“I find that is what life is like,” John says, soothing his temple. “Maybe you live in a different world than I do.”

Lucy stares ahead. “I don’t know about your world,” she says softly, “but life isn’t like that in La Mesa.”

“Anyway,” John concludes. He searches his sheaf of photocopies, pulls one out. “What do we think of this?” John reads, “ ‘One of the great rewards of my life has been the discovery that there is always a better lover than the last.’ ”

Silence.

Finally, Lee says, “I haven’t discovered it.”

Faces mask emotion.

“It’s a possibility,” she adds.

Lucy half whispers, “I couldn’t say that; I’m monogamous.”

Silence.

“It might be that you learn —” Joan wavers. “As you grow older, you learn more, and you appreciate more, and so” — her eyes search for help — “what makes a good lover is what you think about the person? Or.…”

John F. — around 40, bearded, shirt and tie — speaks for the first time. His words are nearly inaudible. “Some people just live in the present, and the present’s always there in the past.”

Group leader John scans faces around the table. “No one else got any experience from this?” He fixes on Patty’s nervous features. Sixtyish, straight gray hair, faint-voiced; she forces a smile. “Not” — her voice cracks — “to share.”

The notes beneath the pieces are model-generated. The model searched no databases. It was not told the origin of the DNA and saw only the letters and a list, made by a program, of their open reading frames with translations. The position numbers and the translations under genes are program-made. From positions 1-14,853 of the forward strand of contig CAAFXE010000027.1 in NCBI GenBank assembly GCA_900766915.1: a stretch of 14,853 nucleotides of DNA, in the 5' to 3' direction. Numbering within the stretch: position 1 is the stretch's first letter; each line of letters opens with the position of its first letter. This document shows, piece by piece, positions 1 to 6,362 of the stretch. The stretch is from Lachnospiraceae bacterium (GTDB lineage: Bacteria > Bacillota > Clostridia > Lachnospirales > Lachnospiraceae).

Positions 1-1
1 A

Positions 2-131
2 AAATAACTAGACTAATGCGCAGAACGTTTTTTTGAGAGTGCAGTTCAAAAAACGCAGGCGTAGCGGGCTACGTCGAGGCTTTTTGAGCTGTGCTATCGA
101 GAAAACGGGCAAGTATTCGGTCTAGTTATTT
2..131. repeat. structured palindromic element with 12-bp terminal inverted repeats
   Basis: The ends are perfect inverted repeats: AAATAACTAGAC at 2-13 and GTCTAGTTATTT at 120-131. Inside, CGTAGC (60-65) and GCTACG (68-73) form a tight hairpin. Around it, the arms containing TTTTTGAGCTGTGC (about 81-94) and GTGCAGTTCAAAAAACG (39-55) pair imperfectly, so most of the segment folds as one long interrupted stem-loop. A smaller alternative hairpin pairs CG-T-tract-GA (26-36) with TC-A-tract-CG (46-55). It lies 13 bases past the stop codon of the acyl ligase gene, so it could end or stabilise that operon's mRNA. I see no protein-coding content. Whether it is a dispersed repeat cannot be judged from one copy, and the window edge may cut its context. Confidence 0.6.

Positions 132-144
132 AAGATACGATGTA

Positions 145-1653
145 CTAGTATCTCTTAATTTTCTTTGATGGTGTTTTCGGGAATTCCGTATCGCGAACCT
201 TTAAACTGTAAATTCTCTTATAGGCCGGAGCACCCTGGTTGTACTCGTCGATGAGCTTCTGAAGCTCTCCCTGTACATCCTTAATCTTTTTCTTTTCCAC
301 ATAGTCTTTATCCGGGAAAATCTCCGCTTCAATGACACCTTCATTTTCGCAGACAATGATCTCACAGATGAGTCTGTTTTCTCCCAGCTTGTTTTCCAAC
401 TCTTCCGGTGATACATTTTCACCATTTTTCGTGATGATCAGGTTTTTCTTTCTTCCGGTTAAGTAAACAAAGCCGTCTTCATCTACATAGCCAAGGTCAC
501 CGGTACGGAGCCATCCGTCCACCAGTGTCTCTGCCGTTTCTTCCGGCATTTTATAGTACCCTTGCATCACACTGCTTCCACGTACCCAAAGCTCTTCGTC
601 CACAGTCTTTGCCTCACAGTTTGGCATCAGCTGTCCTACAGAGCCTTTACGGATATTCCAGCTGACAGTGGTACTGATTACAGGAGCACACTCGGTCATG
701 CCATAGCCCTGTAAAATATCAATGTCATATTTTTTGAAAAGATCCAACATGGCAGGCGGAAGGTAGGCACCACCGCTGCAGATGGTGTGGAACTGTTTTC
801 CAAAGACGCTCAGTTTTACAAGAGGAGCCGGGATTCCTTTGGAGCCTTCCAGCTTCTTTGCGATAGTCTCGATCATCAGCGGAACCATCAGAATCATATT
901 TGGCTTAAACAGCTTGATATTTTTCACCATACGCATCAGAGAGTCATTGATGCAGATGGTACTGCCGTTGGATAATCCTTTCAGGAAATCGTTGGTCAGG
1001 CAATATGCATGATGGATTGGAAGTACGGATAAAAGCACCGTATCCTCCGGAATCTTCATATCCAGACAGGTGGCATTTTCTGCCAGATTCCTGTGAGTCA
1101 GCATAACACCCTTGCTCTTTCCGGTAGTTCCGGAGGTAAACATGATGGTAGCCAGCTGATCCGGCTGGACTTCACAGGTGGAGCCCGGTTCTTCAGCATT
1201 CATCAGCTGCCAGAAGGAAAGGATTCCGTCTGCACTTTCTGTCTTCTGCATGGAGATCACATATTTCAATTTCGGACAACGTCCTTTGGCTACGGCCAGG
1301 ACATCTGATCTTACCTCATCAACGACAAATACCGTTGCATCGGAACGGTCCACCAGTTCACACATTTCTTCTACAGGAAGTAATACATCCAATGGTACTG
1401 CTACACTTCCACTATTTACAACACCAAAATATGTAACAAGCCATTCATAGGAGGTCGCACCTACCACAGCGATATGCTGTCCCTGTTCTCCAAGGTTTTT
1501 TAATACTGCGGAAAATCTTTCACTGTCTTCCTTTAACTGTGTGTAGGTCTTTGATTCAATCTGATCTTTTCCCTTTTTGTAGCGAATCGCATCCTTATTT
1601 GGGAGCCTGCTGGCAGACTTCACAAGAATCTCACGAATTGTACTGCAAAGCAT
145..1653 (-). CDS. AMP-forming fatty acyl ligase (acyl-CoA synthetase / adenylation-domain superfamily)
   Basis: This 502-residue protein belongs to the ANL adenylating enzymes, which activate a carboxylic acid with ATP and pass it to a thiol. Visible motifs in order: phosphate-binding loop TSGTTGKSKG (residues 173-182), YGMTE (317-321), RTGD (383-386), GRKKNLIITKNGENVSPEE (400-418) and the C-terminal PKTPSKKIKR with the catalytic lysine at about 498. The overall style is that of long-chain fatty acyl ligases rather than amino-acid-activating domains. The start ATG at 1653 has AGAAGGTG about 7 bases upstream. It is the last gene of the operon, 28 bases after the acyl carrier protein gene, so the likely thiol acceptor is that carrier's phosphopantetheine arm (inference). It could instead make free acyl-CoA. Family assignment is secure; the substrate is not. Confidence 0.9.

John relents, returns to his photocopies. “Now what about this.” He holds a page before him. “This is the scene in your library, and she writes, ‘The year was 1956. Now in those days it was considered very unhealthy for men, physically and mentally, to be sexually aroused and then not satisfied.’ ” John’s speech is rapid, murmurous, like flowing water. “ ‘Men were convinced of it, naturally, and women quite seriously believed it. As for self-satisfaction, that was out of the question since — as some said — it made a man blind, or at the very least — as others said — it rendered a man impotent. So once a girl had, as it were, aroused and excited a man (and she could do that simply by existing, let alone standing staring up at him in a warmly glowing library in a blue and white checked dress, so virginal as to challenge a man’s virility) it was her duty to satisfy that need.’ ” John raises his eyes. “No one ever heard that? I heard that all the time in the 1950s.”

Doris — fiftyish, pale blonde, neatly coiffed — says, “Only from the boys I dated.”

Joan concurs. “Oh, yes, men did say that.”

“It’s a good line,” says Lee, smiling.

“It was a famous joke about a guy on a plane,” says John, “and he would say to the hostess” — with a growl — “ ‘If I don’t have sex, I’m going to die.’ It was a joke among men all the time, and apparently a lot of men still, uh.…”